[FOM] Axiom of Choice and separation
K. P. Hart
K.P.Hart at tudelft.nl
Thu Aug 16 07:06:13 EDT 2007
On Tue, Aug 14, 2007 at 08:56:30AM +0530, Saurav Bhaumik wrote:
> Dear Experts,
>
> 1. It is evident that if we assume Axiom of Choice, any linearly ordered
> space is Normal, not only that, it is monotonically normal. But in
> absence of Axiom of choice, however, a non-normal orderable space can be
> constructed.
>
> Consider the hierarchy: T_0<T_1<T_2<T_(2 1/2)<T_3<T_(3 1/2)<T_4 (or any
> denser separation hierarchy).
>
> Within ZF, how far can a general linear order might go?
> It is evidently T_2.
>
> Is it Completely Hausdorff? Is it regular?
>
> What if we assume that the order is dense? What if it is order complete?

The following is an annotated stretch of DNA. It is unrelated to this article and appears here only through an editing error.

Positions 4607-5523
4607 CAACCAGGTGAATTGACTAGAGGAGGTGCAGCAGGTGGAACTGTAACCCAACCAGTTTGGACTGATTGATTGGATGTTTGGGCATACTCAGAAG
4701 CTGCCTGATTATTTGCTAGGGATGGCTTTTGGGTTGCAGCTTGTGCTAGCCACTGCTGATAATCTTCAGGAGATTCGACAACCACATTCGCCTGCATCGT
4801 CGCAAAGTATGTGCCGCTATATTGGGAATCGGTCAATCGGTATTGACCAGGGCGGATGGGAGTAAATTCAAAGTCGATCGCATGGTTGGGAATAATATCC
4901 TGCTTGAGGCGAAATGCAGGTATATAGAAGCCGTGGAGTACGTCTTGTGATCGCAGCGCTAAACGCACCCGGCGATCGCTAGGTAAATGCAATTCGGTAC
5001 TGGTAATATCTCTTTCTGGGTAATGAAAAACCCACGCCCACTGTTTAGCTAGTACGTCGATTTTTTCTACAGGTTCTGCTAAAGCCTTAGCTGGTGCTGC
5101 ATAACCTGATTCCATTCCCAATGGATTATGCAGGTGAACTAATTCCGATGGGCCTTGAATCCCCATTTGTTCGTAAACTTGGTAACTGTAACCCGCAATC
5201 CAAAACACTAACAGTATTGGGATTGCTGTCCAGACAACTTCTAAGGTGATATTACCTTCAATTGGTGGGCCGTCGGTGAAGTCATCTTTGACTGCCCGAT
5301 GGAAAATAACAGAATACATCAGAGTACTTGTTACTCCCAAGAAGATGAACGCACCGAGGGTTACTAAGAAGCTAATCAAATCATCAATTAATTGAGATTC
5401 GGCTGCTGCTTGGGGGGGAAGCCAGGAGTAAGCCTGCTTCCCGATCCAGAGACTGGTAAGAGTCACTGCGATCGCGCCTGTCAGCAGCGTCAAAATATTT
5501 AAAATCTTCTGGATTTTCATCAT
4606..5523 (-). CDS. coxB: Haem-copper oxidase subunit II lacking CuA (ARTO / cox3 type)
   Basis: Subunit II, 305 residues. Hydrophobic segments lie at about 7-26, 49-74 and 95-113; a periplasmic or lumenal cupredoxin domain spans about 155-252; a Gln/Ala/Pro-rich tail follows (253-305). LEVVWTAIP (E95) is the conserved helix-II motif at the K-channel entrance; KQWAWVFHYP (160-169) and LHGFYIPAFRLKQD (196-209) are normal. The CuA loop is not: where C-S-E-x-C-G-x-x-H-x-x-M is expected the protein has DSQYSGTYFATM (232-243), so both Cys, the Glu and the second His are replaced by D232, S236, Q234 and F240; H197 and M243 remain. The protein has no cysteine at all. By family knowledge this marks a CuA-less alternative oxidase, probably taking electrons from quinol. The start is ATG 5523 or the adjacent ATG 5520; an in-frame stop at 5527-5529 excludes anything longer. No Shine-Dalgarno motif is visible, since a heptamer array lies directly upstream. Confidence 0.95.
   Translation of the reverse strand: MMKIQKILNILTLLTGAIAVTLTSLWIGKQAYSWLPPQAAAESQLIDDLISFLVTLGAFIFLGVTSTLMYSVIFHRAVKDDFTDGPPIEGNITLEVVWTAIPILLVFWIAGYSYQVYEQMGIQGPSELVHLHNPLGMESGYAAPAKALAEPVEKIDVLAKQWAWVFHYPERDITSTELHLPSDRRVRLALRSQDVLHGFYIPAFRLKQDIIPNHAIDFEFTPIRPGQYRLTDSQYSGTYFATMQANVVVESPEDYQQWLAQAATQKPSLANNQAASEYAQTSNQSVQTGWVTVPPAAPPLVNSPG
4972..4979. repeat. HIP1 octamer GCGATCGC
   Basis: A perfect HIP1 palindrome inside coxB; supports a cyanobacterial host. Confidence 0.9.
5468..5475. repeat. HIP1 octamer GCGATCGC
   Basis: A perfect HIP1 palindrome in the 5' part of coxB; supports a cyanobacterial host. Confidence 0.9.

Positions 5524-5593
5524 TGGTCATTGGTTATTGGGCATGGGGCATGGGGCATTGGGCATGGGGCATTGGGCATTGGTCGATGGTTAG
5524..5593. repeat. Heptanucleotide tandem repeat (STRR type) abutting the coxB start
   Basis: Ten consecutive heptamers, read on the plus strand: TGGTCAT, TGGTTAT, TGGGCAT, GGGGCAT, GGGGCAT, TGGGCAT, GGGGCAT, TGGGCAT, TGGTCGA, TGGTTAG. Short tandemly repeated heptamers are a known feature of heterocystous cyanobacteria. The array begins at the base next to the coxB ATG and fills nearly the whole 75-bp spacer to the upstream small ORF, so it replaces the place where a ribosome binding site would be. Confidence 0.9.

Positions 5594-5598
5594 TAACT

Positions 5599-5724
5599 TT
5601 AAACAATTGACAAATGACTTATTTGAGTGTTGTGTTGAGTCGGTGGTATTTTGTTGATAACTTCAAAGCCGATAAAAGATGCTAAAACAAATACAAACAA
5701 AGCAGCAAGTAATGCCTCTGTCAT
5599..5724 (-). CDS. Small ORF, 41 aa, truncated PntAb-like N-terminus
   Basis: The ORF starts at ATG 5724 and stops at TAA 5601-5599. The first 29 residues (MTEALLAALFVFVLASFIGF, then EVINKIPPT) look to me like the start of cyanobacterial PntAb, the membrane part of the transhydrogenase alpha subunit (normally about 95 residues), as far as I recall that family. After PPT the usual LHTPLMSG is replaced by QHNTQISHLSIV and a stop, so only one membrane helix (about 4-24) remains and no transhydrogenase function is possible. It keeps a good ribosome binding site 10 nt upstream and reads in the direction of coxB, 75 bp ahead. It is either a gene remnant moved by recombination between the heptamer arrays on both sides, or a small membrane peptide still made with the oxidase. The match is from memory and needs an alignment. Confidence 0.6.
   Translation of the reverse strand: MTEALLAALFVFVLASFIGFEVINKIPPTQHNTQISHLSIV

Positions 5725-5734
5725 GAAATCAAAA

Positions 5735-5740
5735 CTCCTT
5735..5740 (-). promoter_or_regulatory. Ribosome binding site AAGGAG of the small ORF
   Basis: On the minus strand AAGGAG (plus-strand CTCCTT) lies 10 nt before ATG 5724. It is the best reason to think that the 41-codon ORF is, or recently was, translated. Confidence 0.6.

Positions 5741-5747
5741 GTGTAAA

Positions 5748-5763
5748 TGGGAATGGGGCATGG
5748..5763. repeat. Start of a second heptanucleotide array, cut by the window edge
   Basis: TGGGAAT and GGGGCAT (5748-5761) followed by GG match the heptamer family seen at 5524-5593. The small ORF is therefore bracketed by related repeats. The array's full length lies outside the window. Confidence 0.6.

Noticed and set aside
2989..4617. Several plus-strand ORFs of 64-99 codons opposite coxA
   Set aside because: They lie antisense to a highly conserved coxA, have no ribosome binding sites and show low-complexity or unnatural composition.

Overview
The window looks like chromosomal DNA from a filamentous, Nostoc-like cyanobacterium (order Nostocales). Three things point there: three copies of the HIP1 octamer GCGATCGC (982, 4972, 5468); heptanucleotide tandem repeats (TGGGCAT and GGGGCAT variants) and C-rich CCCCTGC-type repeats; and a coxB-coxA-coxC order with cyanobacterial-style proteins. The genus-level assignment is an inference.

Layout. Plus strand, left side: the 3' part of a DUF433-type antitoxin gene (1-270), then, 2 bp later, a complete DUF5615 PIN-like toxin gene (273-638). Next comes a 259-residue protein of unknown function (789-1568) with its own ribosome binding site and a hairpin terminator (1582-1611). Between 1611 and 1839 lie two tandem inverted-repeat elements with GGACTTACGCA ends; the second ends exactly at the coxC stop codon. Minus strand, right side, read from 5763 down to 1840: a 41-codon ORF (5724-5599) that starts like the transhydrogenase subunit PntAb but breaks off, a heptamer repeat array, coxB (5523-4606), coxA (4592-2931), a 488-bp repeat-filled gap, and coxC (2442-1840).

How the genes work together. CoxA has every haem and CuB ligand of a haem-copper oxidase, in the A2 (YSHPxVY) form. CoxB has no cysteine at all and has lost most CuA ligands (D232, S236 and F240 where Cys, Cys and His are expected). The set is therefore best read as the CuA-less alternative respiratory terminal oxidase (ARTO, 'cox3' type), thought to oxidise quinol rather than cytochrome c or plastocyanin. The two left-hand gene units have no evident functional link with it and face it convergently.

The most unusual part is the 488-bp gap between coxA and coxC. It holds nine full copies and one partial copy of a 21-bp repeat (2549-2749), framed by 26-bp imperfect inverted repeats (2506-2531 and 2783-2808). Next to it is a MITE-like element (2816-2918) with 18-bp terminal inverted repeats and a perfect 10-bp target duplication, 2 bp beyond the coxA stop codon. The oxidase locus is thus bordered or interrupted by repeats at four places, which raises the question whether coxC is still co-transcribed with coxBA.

> What if it is connected?
After some further searching:
In
\bib{MR0143705}{article}{
author={L{\"a}uchli, H.},
title={Auswahlaxiom in der Algebra},
language={German},
journal={Comment. Math. Helv.},
volume={37},
date={1962/1963},
pages={1--18},
issn={0010-2571},
review={\MR{0143705 (26 \#1258)}},
}
(or http://www.ams.org/mathscinet-getitem?mr=143705 )
one finds a permutation model in which the rationals in in the interval [0,1]
form an ordered continuum that satisfies the T_4-axiom, yet every continuous
real-valued function defined on it is constant.
Therefore without sufficient choice Urysohn's Lemma need not hold and
linearly ordered topological spaces need not be completely regular.
Connectedness is the only stumbling block:
if no interval in the space is connected then there are sufficiently
many 0-1-valued functions to separate points as well as points and
closed sets so those linearly ordered spaces are completely Hausdorff
and completely regular.
KP Hart
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